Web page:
To determine whether the RAS might have direct effects on the immune system, we first characterized angiotensin receptors on lymphoid tissue by receptor autoradiography (29). As shown in Figure Figure1a,1a, binding of [125I]angiotensin II was easily detected throughout the parenchyma of the spleen. The vast majority of [125I]angiotensin II binding was specific and was displaced by the addition of excess concentrations of unlabeled angiotensin II (data not shown). To differentiate between the 2 classes of angiotensin II receptors (AT1 and AT2), we determined the proportion of [125I]angiotensin II binding that could be displaced by specific antagonists for the receptor subtypes. In mouse spleen, most of the [125I]angiotensin II binding was displaced by the AT1 receptor antagonist losartan (Figure (Figure1b).1b). The AT2 receptor antagonist PD123319 had no effect on [125I]angiotensin II binding in spleen (data not shown).
To characterize further angiotensin II binding sites in splenic lymphocytes, we performed radioligand binding studies in single-cell suspensions prepared from spleens of C57BL/6 Agtr1a+/+ and Agtr1a–/–mice (31). Specific [125I]angiotensin II binding was readily detected in splenocytes from wild-type mice, and the major portion of this binding was displaced by losartan (Figure (Figure2).2). In contrast, total and losartan-displaceable binding of [125I]angiotensin II to AT1A receptor-deficient cells was not different from background. We used an RT-PCR assay to determine which cell populations within the spleen expressed AT1A receptor mRNA. As depicted in Figure Figure3,3, AT1A receptor mRNA could be amplified from RNA prepared from populations of T cells, B cells, or macrophages that were isolated from spleens of wild-type C57BL/6 mice. Thus, the AT1A receptor is, by far, the predominant angiotensin II receptor expressed by immune cells in the spleen.
In other cell types such as vascular smooth muscle cells, angiotensin II stimulates cell growth and proliferation (3, 32, 33). To examine the function of angiotensin receptors expressed by inflammatory cells, we tested whether angiotensin II could induce proliferation of splenic lymphocytes. After incubation with 1 μM concentrations of an angiotensin-converting enzyme (ACE) inhibitor to block endogenous angiotensin II synthesis, splenocytes from wild-type and Agtr1a–/– mice were exposed to increasing concentrations of angiotensin II peptide. As shown in Figure Figure4,4, angiotensin II alone was sufficient to cause proliferation of splenic lymphocytes from Agtr1a+/+ animals. The magnitude of the response was dose dependent, and the maximal effect was observed at angiotensin II concentrations of 1–3 μM. The actions of angiotensin II to stimulate proliferation of wild-type cells were completely blocked by the AT1 receptor antagonist losartan (data not shown). Moreover, as shown in Figure Figure4,4, splenocytes from AT1A receptor–deficient mice do not proliferate in response to angiotensin II, indicating that these actions are mediated by AT1A receptors.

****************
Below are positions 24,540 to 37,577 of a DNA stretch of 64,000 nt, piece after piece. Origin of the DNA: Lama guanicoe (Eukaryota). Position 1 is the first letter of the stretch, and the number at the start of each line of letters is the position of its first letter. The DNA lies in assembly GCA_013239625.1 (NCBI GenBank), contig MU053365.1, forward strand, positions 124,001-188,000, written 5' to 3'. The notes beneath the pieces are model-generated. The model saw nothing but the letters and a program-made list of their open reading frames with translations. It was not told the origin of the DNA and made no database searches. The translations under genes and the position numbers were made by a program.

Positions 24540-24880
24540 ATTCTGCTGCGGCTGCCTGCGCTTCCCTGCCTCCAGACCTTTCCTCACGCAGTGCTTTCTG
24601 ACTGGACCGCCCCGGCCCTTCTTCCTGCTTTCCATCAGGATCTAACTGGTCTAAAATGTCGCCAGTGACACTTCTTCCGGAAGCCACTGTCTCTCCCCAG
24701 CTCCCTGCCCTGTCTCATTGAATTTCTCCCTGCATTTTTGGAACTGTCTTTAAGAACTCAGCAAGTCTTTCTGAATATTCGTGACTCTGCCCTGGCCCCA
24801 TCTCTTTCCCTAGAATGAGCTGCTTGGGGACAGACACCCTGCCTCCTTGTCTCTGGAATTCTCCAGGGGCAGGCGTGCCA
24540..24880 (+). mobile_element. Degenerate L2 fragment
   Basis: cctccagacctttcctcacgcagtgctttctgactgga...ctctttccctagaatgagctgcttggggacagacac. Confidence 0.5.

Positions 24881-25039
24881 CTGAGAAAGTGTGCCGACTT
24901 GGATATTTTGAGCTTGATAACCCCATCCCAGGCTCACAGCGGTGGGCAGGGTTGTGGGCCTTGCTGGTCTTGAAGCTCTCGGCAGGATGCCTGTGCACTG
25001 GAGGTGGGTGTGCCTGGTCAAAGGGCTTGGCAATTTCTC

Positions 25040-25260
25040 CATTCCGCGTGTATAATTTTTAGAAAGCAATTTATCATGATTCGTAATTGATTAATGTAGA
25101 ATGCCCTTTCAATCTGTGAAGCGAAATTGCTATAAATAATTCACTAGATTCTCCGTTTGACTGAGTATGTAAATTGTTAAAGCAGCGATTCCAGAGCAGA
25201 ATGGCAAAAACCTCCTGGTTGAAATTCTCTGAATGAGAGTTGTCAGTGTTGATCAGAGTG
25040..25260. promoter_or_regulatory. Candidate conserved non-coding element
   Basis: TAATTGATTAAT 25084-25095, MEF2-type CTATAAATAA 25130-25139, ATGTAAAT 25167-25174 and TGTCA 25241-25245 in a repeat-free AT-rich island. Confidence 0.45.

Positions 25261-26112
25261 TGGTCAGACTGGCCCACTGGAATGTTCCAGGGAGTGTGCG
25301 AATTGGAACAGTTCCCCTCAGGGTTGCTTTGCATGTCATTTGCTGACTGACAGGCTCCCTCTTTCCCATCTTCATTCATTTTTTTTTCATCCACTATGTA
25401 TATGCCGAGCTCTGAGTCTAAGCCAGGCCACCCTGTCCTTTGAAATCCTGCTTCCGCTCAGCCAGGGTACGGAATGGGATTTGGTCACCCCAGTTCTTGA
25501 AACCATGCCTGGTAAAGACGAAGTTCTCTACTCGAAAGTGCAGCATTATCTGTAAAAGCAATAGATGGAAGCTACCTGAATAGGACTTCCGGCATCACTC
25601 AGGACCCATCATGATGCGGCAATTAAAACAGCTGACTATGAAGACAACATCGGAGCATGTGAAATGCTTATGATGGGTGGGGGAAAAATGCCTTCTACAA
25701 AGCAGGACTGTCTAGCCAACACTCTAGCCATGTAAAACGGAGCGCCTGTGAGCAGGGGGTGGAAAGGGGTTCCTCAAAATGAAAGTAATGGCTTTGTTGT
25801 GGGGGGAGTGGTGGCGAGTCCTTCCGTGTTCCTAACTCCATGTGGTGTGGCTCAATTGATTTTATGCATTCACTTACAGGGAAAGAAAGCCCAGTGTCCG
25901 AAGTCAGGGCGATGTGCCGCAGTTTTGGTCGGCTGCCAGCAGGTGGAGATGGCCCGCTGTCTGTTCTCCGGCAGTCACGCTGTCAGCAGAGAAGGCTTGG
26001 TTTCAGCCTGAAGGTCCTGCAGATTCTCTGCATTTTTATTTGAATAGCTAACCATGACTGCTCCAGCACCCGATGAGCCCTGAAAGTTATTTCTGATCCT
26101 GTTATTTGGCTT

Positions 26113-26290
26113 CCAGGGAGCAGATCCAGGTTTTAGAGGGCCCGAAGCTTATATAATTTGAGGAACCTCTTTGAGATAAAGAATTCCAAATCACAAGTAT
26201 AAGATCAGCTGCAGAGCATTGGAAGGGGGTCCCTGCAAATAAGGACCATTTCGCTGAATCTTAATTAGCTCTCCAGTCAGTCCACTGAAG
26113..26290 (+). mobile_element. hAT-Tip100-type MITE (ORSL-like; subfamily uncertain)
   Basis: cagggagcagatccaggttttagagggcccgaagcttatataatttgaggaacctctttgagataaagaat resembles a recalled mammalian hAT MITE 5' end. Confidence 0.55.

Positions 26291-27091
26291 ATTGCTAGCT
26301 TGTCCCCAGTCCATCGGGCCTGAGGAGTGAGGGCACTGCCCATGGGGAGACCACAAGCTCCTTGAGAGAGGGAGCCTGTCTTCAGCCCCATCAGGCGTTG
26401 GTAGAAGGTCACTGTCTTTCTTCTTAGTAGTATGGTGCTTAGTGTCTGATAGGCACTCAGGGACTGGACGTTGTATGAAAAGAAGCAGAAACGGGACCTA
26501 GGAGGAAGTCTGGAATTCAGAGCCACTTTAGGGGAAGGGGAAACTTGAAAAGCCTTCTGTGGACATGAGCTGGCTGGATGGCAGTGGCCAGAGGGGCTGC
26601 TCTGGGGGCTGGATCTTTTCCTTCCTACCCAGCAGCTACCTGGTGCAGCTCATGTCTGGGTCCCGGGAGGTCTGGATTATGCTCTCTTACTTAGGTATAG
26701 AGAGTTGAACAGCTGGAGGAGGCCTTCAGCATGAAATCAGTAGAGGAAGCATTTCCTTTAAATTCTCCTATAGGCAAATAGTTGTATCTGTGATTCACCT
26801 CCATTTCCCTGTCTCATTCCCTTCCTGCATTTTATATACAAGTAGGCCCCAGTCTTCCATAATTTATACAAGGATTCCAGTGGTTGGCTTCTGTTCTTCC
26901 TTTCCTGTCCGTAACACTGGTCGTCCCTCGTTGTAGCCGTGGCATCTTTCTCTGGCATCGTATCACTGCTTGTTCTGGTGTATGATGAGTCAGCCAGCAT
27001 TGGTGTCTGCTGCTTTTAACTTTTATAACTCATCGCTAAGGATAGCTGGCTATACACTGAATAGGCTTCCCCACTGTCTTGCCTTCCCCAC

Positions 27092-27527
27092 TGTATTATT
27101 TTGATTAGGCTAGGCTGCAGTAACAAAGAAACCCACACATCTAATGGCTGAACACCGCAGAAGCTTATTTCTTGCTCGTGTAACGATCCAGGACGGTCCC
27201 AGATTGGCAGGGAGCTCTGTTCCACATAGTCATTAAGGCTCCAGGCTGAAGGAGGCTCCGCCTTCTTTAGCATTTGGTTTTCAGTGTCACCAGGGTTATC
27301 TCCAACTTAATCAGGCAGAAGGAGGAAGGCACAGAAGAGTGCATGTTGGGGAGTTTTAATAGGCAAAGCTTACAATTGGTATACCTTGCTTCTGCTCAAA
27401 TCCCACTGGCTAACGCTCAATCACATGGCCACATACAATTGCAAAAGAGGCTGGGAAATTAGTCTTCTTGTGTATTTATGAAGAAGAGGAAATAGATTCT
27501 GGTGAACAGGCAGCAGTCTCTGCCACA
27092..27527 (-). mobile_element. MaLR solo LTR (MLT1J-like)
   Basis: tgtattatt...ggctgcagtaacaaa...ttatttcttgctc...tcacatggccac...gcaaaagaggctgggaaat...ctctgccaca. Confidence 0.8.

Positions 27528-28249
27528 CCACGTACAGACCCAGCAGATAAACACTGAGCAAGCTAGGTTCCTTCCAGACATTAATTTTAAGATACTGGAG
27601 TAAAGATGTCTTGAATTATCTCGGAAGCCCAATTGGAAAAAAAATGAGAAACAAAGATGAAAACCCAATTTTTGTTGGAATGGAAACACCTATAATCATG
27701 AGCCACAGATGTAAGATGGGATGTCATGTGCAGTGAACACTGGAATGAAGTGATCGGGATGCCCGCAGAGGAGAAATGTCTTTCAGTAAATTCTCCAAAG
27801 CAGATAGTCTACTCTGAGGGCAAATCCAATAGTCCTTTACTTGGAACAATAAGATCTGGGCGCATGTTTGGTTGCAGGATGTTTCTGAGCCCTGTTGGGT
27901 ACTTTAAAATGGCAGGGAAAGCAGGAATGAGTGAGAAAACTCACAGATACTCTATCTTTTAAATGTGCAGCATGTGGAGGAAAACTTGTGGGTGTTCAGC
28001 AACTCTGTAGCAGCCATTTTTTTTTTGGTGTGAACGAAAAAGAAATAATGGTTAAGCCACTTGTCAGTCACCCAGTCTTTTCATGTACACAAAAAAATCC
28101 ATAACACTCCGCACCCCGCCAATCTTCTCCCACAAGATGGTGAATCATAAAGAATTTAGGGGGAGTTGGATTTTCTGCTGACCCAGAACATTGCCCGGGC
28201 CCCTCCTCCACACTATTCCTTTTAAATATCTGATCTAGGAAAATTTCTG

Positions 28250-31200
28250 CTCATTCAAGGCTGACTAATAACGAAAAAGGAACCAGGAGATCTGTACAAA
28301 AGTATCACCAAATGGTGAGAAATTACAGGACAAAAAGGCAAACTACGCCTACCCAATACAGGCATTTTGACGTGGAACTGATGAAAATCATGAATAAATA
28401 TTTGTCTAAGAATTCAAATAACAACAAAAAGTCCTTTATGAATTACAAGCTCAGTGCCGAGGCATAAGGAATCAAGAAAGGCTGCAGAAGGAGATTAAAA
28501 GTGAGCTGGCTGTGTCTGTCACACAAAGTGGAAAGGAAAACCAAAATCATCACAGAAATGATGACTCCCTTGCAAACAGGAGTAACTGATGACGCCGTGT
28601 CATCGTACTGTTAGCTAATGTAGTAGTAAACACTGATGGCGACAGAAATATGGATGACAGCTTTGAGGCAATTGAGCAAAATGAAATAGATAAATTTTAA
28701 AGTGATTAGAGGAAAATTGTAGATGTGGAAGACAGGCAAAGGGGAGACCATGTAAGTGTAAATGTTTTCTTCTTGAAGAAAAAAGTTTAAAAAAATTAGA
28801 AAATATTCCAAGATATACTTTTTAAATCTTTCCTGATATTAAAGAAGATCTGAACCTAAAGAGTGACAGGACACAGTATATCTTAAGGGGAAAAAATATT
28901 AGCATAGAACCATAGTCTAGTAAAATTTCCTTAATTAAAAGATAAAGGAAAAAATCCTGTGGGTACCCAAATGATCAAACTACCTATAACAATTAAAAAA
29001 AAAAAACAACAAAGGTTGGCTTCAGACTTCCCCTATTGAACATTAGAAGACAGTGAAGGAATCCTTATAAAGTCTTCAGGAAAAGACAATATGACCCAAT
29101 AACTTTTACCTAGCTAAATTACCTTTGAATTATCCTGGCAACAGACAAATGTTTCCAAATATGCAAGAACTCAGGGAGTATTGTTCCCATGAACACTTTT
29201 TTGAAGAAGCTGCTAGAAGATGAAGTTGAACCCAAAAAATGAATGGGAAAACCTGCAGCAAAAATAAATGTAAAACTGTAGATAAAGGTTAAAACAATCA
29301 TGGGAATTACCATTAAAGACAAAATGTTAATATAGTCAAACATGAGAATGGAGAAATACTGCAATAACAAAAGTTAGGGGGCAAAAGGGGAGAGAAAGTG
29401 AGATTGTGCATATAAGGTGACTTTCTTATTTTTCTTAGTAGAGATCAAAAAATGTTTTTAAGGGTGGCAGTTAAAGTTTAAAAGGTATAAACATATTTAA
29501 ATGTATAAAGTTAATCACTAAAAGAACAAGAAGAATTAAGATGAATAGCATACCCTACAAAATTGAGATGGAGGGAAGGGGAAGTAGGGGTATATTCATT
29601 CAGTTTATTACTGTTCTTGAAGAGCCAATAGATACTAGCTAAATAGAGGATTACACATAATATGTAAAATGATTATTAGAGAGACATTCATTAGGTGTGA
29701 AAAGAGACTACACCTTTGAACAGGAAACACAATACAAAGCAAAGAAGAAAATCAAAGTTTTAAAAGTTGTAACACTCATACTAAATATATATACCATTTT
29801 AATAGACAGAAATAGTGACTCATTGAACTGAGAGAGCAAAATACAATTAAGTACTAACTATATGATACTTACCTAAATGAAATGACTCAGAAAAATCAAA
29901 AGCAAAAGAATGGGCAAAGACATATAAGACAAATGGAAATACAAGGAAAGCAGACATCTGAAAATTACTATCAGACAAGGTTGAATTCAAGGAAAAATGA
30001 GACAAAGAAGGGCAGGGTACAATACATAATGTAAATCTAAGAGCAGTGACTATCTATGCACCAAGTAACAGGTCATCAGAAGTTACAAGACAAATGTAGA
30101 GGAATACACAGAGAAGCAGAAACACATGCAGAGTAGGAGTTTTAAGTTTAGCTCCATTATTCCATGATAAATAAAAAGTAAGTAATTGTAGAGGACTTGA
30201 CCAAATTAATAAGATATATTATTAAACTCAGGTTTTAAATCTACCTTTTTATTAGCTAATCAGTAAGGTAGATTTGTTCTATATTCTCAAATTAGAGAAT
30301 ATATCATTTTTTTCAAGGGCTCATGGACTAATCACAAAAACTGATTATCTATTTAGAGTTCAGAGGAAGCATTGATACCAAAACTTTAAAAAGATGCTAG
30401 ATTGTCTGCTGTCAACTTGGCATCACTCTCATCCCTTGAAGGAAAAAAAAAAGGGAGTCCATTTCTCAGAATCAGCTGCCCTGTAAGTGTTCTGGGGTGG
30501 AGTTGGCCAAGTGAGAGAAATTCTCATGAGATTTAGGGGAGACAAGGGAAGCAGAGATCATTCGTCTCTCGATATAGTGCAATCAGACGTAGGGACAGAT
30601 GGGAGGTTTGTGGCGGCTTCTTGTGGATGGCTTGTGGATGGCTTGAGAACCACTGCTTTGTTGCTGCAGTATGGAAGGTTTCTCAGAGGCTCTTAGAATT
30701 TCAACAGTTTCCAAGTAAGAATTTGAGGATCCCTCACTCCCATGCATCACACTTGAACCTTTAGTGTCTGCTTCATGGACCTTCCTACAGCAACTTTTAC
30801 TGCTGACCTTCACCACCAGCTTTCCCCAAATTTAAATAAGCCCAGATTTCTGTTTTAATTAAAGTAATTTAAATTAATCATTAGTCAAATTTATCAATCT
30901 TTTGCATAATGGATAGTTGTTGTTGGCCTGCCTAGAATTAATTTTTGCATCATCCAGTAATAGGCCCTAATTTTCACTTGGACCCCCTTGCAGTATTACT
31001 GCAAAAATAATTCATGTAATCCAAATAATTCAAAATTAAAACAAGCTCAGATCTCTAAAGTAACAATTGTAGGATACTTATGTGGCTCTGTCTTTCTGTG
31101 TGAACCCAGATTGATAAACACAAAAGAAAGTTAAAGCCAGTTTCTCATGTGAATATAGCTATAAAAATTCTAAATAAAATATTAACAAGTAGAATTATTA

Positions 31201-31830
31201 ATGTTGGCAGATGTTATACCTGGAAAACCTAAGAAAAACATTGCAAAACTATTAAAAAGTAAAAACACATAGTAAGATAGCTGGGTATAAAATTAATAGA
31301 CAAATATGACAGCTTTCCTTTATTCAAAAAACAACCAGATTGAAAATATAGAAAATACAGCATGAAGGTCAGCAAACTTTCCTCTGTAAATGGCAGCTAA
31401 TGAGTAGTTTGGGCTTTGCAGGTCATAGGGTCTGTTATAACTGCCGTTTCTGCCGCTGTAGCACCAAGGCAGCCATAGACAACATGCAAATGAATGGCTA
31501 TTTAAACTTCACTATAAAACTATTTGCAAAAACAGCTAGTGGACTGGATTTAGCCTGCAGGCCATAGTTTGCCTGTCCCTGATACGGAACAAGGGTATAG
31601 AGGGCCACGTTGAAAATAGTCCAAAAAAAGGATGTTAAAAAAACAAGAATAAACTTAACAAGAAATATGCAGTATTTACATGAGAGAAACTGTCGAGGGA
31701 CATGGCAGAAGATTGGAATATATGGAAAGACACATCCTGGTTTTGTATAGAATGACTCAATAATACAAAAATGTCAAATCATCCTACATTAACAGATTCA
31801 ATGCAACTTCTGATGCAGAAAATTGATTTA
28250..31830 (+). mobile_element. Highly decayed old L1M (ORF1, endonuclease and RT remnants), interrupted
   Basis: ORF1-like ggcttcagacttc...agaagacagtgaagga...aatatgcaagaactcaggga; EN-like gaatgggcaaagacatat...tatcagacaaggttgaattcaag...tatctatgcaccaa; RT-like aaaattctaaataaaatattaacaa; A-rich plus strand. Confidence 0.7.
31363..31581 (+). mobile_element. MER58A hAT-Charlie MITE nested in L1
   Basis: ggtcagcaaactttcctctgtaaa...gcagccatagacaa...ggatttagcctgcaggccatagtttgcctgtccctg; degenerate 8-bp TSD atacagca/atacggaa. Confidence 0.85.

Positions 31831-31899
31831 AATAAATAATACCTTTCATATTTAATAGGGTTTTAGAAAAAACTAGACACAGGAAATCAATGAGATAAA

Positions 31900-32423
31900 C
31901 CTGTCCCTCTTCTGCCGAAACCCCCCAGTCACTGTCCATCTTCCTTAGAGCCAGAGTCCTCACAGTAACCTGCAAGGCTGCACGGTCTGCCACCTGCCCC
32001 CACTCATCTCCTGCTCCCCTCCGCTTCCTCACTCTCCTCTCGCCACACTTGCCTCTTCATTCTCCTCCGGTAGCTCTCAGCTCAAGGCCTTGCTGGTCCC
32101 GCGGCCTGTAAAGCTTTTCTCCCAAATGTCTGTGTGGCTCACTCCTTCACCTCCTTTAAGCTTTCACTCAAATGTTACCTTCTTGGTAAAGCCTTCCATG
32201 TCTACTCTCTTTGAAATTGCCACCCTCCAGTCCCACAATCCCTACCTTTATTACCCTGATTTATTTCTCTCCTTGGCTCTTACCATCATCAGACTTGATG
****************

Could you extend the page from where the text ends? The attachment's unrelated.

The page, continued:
To examine whether angiotensin II receptors contribute to proliferation during an ongoing immune response, we measured alloantigen-induced proliferation of splenic lymphocytes isolated from C57BL/6 (H-2b) Agtr1a+/+ and Agtr1a–/– mice in a 1-way MLR. After 5 days in culture with irradiated, allogeneic (H-2d) stimulators, proliferative responses were approximately 50% lower in AT1A receptor–deficient cells than controls across a range of stimulator cell concentrations (Figure (Figure5a).5a). This was not simply a difference in the kinetics of the response, as proliferation by AT1A receptor–deficient cells was also reduced after 3, 4, and 5 days in MLRs (Figure (Figure5b).5b). When purified T cells were used as responders, significantly less proliferation was once again observed in the T cells lacking AT1A receptors compared with controls (5,807 ± 1,437 vs. 2,568 ± 760; P = 0.0013). In contrast, there was no difference in the level of proliferation in reverse MLR using Agtr1a+/+ and Agtr1a–/– cells as stimulators (data not shown). When anti-CD3 antibody was used as a stimulus, proliferation of AT1A receptor–deficient cells was also significantly reduced compared with controls (Figure (Figure5c).5c). However, proliferative responses after exposure to the nonspecific mitogen concanavalin A were not different between the groups. Therefore, stimulation of the AT1A receptor occurs as a part of normal cellular immune responses promoting lymphocyte proliferation. The actions of AT1A receptors to enhance splenocyte proliferation are most prominent when activation is triggered through stimulation of the T-cell receptor/CD3 complex.